This is hands down one of the hardest posts I’ve ever written. It’s been one that has been stirring in my heart for over a year now. One that often sends me crashing and burning, wondering how I’ll ever explain some of the things I might be writing here, to Evelyn one day as she gets older, but somewhere deep down inside I know it needs to be said. It’s our story. And it’s messy. But above everything else, love is in the center of this mess. And I hope that in my clumsy attempt to put this part of my heart into something slightly more tangible – that LOVE is what reigns when all these words fall from my heart and through my fingertips, and glows through someone else’s screen.
Since I decided to let a lot of my work in the baby loss community go, and embrace this change in my path… (a focus on art and writing), a few well-meaning friends have wondered and asked me if I would be where I am today (healing-wise, I think), if it weren’t for Evelyn Jane.
The truth is, I wouldn’t. And I was honest each time those piercing questions came. I am not bothered by the question – I think being in the baby loss community, being highly involved and then one day nearly walking away completely from that line of work raises a few eyebrows, maybe a few critics, but definitely questions. Letting Still Standing Magazine slip out of my hands was one of the hardest choices I have made since starting my online work. I struggle with even calling it “work” because none of this ever really feels like work. Sometimes I write, and that helps my heart and soul and mind process life… sometimes I create and I love to share what happens with my creations whether they are messy, ridiculous or something that I am actually happy with. And sometimes I connect with some of the most inspiring, amazing souls. It’s hard to call what you love to do… work. I am very blessed.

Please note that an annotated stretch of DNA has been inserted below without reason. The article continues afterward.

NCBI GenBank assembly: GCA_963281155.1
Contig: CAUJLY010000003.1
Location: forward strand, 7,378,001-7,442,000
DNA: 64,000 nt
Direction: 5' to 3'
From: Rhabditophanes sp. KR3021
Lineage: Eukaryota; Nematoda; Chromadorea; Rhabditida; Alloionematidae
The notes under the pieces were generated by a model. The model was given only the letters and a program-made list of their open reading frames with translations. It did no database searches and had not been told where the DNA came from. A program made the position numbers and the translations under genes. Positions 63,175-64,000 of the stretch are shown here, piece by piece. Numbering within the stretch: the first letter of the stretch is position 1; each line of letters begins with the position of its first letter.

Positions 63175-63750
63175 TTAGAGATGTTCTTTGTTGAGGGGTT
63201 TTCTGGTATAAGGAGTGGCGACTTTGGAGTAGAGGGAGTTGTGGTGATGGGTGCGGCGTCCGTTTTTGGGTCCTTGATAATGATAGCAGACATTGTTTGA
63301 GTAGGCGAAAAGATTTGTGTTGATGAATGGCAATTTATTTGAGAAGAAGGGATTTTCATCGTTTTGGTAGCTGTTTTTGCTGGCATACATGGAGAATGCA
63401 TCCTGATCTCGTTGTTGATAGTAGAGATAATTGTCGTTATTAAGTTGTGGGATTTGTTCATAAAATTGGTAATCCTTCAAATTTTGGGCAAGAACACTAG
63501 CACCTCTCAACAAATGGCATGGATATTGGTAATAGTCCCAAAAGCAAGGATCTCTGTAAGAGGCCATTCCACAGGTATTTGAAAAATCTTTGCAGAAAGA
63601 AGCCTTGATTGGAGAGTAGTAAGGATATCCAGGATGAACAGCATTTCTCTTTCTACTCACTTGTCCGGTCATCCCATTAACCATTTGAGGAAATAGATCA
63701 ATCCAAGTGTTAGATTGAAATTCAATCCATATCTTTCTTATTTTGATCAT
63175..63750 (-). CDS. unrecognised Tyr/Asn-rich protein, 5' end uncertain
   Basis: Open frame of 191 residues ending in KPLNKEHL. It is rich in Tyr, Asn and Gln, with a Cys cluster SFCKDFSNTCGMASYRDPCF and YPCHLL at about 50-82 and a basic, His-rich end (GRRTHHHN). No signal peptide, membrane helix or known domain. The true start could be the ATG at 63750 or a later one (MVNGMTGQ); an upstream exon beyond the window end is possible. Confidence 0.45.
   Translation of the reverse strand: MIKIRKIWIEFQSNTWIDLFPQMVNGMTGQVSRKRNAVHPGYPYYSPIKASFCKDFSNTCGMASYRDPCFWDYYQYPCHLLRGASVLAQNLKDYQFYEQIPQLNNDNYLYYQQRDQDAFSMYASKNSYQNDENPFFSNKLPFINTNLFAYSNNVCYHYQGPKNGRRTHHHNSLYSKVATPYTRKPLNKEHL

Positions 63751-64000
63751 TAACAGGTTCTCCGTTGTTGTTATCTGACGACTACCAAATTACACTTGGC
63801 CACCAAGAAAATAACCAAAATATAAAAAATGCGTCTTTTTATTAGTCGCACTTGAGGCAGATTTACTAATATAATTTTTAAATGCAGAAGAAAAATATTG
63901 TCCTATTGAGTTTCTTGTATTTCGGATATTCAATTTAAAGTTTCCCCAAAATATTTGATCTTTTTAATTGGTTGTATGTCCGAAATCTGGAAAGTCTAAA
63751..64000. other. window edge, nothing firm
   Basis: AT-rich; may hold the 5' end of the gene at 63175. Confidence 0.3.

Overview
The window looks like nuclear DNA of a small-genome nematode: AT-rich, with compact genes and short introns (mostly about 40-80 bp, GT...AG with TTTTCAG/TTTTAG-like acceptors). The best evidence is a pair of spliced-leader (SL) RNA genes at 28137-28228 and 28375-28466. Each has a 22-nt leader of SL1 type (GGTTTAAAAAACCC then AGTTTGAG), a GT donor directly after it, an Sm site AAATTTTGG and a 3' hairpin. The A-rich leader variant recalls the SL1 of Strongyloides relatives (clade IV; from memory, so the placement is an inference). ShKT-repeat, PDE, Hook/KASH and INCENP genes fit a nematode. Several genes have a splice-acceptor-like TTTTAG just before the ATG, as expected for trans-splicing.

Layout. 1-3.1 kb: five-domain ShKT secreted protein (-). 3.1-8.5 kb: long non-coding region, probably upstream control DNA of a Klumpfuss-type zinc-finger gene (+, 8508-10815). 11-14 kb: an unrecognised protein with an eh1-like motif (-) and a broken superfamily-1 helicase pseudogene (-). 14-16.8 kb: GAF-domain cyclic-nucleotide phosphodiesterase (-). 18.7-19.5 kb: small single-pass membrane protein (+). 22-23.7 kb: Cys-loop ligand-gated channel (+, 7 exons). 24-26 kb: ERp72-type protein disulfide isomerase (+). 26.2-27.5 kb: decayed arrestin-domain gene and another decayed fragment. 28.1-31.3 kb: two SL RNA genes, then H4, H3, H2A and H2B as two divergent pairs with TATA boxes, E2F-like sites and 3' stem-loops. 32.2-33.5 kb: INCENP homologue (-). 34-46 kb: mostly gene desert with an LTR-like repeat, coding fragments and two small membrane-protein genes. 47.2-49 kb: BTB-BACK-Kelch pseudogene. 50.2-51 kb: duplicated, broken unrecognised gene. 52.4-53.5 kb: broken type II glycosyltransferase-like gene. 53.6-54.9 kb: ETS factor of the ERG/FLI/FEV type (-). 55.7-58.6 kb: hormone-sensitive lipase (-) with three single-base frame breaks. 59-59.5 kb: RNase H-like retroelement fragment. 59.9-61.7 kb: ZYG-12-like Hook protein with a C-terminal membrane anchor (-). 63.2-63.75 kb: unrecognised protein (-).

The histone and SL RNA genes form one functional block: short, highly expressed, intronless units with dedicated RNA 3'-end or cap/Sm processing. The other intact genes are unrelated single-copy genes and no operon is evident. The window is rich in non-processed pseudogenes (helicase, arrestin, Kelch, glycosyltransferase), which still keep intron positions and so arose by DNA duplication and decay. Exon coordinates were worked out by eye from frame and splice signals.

But a few months ago, I felt an urgency to leave the baby loss community behind… not so much the people – in fact not the people at all, but the environment. The constant reminders that we are casting on ourselves. The label of being a baby loss mom. I don’t want to be remembered that way. For a while, I was afraid of not being known as a baby loss mom, but I never wanted the death of my first daughter to define me. I just didn’t want to lose her anymore than I already had, if that makes any sense at all. I’ve done a lot of different things since losing her to keep her memory alive. Most of those things I’ve shared at one time or another on this blog, and on facebook. I think it became an obsession. But it was the kind of obsession that was born from fear. I became so afraid of losing her memory, that I felt like I needed to keep doing something. But it has never been enough. Not once. At the end of the day, she’s still dead. She is still the one I had to say goodbye to, and no matter how many journals I donated, or how many memory boxes were sent out, or how many candles I burned, God never changed his mind and let this all become one really cruel nightmare. It’s always our reality that we lost our first child. It never stops being real, or true, or infinitely devastating.